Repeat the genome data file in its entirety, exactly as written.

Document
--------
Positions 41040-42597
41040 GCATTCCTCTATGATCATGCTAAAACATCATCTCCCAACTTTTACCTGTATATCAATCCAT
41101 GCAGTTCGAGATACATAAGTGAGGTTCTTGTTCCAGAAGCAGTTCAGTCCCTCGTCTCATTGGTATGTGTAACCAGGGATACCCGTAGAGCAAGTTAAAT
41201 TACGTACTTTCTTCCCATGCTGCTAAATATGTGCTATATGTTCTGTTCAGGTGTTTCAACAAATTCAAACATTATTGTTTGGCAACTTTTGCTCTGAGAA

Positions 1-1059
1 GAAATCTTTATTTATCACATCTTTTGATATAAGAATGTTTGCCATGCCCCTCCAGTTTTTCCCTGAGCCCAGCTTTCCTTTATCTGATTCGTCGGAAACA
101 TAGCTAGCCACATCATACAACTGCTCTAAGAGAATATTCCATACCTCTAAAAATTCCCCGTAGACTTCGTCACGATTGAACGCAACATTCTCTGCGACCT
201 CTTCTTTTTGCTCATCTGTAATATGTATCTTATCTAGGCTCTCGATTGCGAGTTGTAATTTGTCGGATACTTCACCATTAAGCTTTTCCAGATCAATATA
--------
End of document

Positions 41040-42597
41040 GCATTCCTCTATGATCATGCTAAAACATCATCTCCCAACTTTTACCTGTATATCAATCCAT
41101 GCAGTTCGAGATACATAAGTGAGGTTCTTGTTCCAGAAGCAGTTCAGTCCCTCGTCTCATTGGTATGTGTAACCAGGGATACCCGTAGAGCAAGTTAAAT
41201 TACGTACTTTCTTCCCATGCTGCTAAATATGTGCTATATGTTCTGTTCAGGTGTTTCAACAAATTCAAACATTATTGTTTGGCAACTTTTGCTCTGAGAA

Positions 1-1059
1 GAAATCTTTATTTATCACATCTTTTGATATAAGAATGTTTGCCATGCCCCTCCAGTTTTTCCCTGAGCCCAGCTTTCCTTTATCTGATTCGTCGGAAACA
101 TAGCTAGCCACATCATACAACTGCTCTAAGAGAATATTCCATACCTCTAAAAATTCCCCGTAGACTTCGTCACGATTGAACGCAACATTCTCTGCGACCT
201 CTTCTTTTTGCTCATCTGTAATATGTATCTTATCTAGGCTCTCGATTGCGAGTTGTAATTTGTCGGATACTTCACCATTAAGCTTTTCCAGATCAATATA